Meeting Individual Needs
Adapting Art Lessons Is a Learned Skill
Marisa J. Main
One of the many challenges of teaching art is adapting your art lessons for special needs students in a mean- tion and keeps them from getting frus- trated with small details or cutting. Adapting a Scarecrow Lesson depth and texture, the use of colored pencils allows them to create detail can also be extended by adding the
without frustration. This lesson plan
ingful way. Sometimes, the easiest
Sometimes, lessons need to focus on
element of perspective drawing in the
way is to simply change the art media only one concept instead of the two
used, but often this doesn’t truly meet or three in the original plan. The fol-
Keeping with the theme of fall and
each student’s individual needs.
lowing lessons share the subject of fall scarecrows, try a more vivid lesson
By the nature of the elementary
scarecrows, but each are unique and
using markers. These bold scare-
school, art specialists teach many
can be used in a variety of situations.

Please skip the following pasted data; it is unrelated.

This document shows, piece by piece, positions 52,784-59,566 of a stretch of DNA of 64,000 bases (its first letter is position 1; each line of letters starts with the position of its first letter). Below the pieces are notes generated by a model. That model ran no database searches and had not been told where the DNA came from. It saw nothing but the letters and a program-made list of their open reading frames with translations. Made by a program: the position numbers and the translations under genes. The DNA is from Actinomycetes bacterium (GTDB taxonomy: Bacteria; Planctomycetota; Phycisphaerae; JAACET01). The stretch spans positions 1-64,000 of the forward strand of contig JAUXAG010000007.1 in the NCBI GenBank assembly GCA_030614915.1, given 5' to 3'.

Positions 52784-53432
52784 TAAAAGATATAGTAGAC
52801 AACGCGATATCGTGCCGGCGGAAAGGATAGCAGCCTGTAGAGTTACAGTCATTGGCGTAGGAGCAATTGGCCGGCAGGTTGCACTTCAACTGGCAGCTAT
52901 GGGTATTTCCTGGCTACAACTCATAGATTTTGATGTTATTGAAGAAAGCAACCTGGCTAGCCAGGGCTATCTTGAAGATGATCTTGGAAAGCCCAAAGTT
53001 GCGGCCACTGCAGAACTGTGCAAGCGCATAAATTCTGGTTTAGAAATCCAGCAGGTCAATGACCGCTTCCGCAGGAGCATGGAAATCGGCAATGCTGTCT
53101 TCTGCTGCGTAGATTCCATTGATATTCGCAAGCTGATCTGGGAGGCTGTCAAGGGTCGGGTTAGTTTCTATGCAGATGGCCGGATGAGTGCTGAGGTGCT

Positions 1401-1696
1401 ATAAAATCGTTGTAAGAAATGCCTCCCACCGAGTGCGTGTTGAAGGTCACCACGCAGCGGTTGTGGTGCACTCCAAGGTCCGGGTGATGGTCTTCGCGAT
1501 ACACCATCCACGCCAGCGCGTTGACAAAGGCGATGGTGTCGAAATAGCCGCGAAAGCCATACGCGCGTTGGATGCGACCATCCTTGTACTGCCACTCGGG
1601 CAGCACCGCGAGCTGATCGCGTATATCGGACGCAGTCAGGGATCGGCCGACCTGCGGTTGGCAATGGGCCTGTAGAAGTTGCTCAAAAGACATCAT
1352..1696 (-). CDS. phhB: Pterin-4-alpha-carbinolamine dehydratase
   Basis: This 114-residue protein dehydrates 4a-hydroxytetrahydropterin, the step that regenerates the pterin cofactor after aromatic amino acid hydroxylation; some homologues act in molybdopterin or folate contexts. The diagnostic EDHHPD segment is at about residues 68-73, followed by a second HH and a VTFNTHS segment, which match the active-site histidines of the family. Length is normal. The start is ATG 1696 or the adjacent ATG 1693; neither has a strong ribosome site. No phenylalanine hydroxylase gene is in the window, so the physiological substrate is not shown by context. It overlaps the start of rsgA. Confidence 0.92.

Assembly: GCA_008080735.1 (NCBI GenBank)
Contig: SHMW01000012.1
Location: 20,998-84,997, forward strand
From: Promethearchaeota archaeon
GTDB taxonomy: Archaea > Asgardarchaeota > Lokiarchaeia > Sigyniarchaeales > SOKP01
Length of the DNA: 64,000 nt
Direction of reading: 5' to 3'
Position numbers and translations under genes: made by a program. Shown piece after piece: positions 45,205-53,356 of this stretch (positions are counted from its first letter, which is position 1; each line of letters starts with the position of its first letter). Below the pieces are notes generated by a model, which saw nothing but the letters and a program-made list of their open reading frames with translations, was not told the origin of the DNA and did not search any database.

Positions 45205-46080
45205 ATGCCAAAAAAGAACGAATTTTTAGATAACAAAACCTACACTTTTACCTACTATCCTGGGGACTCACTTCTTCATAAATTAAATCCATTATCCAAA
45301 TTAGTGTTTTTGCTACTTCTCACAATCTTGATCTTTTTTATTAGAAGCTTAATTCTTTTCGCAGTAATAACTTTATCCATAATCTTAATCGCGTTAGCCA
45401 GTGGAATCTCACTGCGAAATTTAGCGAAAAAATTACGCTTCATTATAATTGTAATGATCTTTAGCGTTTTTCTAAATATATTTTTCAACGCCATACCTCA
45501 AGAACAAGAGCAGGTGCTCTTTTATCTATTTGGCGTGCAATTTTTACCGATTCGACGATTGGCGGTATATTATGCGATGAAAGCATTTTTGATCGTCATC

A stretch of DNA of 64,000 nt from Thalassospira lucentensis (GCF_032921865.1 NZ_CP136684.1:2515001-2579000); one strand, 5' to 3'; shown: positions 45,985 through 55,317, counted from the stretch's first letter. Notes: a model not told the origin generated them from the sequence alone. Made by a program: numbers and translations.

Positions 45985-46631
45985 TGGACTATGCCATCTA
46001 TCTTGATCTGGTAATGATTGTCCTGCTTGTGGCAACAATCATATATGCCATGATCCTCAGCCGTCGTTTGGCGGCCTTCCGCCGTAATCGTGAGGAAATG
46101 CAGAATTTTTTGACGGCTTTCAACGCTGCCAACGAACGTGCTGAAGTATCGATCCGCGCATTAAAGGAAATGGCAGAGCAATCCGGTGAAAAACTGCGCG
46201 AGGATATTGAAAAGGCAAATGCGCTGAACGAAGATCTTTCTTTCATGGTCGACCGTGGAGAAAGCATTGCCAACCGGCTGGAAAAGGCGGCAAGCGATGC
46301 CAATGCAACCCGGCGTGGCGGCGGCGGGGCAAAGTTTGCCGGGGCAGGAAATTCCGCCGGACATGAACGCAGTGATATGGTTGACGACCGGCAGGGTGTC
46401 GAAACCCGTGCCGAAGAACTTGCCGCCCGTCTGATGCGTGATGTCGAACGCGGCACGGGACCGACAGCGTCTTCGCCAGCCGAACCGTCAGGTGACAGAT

crows were designed for a third-grade
grade levels and are very aware of
developmental stages—both mental
and physical. When adapting a les-
designed for a
son, go beyond thinking in terms of
kinetic, visual, and audio learners.
By looking at each art lesson from a
teach many con-
physical and intellectual perspective, cepts including
class, but can be
By looking at each art
adapted by using
watercolor paints lesson from a physical and
or adding back- intellectual perspective, you
By keeping a can adapt lessons in a much
more effective way.
you can adapt lessons in a much more theme, overlap-
but being open to
ping, mixed-media, balance, and
new methods and media, you can cre-
Visually impaired students learn
texture. This same concept was sim-
ate meaningful, quality lessons that
through sense of touch and spatial
plified and taught using soft modeling you enjoy teaching as much as your
awareness, and this method often
clay for a fifth-grade visually impaired students enjoy experiencing them.
works with many other special needs student. By pre-cutting some of the
students including students with
shapes, this lesson can also be used for Marisa J. Main is an art educator who
autism and students with little hand
students with more severe needs.
lives in Huntington, West Virginia.
coordination. Using soft modeling
For students who have difficulty